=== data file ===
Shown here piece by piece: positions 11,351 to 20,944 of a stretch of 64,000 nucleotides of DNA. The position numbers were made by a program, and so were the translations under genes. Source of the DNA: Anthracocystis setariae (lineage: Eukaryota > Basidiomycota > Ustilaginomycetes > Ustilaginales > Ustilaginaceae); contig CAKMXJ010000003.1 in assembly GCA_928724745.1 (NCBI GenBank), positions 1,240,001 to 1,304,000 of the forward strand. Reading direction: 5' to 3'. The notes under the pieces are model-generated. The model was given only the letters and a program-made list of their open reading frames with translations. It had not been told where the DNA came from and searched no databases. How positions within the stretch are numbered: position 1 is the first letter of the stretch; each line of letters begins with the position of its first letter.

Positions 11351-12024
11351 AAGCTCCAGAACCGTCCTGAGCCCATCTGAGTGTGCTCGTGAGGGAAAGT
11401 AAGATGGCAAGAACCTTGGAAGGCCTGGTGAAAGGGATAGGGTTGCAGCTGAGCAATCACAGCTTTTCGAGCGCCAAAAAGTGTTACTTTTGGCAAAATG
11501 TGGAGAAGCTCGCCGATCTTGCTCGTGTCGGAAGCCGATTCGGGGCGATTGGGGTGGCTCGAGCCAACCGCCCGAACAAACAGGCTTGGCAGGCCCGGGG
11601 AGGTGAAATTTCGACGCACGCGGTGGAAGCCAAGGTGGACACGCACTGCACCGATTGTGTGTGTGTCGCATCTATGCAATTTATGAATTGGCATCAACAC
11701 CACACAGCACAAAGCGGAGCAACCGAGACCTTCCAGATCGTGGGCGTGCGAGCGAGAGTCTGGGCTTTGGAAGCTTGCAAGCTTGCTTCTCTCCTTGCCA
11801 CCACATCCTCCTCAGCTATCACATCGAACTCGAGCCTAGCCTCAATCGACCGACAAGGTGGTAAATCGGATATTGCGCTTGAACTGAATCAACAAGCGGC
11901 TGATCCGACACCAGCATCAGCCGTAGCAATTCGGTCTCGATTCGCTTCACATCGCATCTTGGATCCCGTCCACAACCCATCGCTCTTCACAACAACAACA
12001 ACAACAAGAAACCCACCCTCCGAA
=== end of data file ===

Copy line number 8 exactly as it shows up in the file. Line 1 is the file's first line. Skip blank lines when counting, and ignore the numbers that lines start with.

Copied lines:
11801 CCACATCCTCCTCAGCTATCACATCGAACTCGAGCCTAGCCTCAATCGACCGACAAGGTGGTAAATCGGATATTGCGCTTGAACTGAATCAACAAGCGGC